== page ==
The main functions of Grameen Bank are to provide collateral-free credit facilities in cash of on kind to landless persons for various types of income-generation and livelihood activities. The Bank also accepts money on deposit, borrows money (against its assets as the security, or otherwise) for the purpose of its business excluding business in foreign exchange transactions. It invests in government securities, provides professional counsel to landless persons regarding investment in small business and cottage industries, and carries out survey and research.

The bank runs its credit program with the philosophy that credit for self-employment is a fundamental human right. It takes credit to the doorsteps of the principal works as a powerful instrument in ensuring access of the poor to credit for providing them a chance to improve their economic condition. Through small loans Grameen Bank enables the landless, rural women to start their own businesses and thereby gain reasonable economic independence, self-sufficiency, self-respect and self-empowerment. Credit delivery mechanism and the mode of repayment of the loans have become a model in Poverty alleviation efforts in Bangladesh, other developing countries, and in some developed countries such as the USA, Canada, Germany and France. For the contribution of poverty reduction through micro-credit Professor Muhammad Yunus and Grameen Bank jointly was awarded the Nobel Peace Prize 2006.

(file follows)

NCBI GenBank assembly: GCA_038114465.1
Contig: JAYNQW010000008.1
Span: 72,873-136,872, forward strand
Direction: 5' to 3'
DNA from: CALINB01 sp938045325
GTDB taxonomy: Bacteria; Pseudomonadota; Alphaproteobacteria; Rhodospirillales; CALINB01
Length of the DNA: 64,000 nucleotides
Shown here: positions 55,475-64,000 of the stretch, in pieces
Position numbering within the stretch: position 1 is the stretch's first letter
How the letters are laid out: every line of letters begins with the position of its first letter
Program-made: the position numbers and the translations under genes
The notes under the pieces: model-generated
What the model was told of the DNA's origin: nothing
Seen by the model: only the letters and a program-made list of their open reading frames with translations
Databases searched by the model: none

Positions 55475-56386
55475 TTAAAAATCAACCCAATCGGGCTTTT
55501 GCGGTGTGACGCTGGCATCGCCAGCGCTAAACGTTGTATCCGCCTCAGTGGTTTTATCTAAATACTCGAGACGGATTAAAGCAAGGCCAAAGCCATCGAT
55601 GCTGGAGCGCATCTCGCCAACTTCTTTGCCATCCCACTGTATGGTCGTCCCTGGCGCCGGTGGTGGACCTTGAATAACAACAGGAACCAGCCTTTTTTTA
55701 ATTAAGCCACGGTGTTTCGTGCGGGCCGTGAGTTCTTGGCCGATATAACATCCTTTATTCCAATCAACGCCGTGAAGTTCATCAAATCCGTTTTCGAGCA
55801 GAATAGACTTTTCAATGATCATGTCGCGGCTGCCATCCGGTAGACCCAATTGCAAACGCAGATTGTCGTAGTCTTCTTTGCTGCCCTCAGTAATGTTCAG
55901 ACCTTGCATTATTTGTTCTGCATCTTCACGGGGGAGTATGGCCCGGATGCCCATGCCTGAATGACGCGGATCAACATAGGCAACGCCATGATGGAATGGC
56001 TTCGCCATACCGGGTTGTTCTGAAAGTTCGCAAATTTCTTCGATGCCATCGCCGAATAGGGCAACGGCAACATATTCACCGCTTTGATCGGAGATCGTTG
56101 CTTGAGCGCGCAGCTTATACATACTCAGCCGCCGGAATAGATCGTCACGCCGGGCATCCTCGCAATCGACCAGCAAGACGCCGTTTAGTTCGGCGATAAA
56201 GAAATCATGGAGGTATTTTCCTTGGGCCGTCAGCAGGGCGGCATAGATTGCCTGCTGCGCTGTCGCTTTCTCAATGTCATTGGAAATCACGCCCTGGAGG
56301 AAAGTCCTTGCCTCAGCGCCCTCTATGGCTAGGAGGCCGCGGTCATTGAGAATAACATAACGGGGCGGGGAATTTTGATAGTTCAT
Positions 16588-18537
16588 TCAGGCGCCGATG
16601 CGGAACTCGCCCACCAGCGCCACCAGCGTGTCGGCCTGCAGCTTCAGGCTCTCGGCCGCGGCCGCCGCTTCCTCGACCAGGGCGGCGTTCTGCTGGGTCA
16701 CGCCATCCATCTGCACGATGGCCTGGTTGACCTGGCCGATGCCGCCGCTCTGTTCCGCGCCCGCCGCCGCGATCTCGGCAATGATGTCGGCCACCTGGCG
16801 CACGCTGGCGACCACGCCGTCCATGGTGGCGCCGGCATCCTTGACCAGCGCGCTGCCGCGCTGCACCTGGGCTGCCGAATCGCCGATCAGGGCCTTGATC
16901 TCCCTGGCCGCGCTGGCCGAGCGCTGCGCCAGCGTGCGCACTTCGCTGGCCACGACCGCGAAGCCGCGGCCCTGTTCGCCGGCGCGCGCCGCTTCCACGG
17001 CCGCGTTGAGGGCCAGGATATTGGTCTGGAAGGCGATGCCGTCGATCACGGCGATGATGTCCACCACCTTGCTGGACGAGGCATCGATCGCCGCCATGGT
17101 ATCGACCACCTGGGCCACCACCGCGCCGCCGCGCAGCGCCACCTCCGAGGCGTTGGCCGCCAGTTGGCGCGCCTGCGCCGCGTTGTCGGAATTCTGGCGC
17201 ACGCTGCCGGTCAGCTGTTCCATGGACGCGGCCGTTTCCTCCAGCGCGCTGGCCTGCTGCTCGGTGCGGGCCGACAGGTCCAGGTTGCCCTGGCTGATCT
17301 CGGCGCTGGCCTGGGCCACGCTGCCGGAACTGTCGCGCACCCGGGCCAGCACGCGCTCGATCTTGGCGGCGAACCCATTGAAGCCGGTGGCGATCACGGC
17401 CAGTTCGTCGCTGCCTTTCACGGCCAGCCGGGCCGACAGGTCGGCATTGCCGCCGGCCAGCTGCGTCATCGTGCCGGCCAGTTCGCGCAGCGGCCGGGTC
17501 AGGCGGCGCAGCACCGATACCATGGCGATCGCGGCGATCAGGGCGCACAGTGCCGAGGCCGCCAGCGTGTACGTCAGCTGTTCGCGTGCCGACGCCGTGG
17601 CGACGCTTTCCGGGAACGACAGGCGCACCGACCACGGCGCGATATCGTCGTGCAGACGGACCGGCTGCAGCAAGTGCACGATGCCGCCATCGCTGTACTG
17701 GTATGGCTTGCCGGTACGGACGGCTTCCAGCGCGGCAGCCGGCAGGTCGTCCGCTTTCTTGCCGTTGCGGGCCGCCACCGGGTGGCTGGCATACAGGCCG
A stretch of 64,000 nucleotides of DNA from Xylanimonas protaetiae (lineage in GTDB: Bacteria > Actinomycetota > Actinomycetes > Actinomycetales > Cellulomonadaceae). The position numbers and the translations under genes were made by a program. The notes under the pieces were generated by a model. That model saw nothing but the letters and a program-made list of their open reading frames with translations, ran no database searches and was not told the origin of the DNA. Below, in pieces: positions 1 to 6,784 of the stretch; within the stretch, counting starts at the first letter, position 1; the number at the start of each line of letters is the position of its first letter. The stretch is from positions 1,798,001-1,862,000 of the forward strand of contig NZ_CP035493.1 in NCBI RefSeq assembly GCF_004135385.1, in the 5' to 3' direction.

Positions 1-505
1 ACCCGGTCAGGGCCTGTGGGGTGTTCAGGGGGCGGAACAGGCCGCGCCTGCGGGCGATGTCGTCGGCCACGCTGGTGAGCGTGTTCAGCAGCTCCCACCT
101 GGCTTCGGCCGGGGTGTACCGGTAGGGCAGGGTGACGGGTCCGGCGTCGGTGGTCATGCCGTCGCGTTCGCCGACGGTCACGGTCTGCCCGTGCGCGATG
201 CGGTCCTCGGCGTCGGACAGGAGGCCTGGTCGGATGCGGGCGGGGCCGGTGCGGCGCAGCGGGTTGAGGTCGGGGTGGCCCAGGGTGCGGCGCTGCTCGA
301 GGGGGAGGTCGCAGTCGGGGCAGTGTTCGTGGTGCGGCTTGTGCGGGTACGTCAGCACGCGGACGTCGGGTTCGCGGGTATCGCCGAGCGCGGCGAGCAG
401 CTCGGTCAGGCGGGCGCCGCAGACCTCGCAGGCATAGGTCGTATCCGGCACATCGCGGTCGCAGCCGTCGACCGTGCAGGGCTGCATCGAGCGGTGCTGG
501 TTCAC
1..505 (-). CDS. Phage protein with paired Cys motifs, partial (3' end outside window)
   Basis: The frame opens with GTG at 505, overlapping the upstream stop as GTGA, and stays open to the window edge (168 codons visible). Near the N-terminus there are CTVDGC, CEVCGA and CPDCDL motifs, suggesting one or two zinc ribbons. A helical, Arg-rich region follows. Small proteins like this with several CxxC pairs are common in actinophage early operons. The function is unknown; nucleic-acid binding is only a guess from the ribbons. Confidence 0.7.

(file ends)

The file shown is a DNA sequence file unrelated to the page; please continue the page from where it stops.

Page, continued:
Grameen Bank gives loans to individuals through group. The member-borrower alone is responsible for his/her loan although there exists informal inter-locking responsibility among the members of a group. The bank has a sixteen-point guideline for implementation of its credit delivery and the social development program. All members of the Grameen groups are to know and follow this guideline, which teaches them to follow and advance the principles of discipline, unity, courage and hard work. It instructs the Grameen beneficiaries to bring their own houses to avoid living in dilapidated houses, grow, eat and sell vegetables all the year round, plant trees, keep the families small, minimize expenditure and save environment pollution free, build and use pit-latrines, drink tube-well water or boiled water, give up the practice of child marriage, avoid taking and paying dowry, refrain from doing any injustice on any one, undertake collective and bigger investments, follow the rule of mutual help, restore discipline in case of breach or violation by the fellow members, introduce physical exercise at all centers, and take part in all social activities collectively.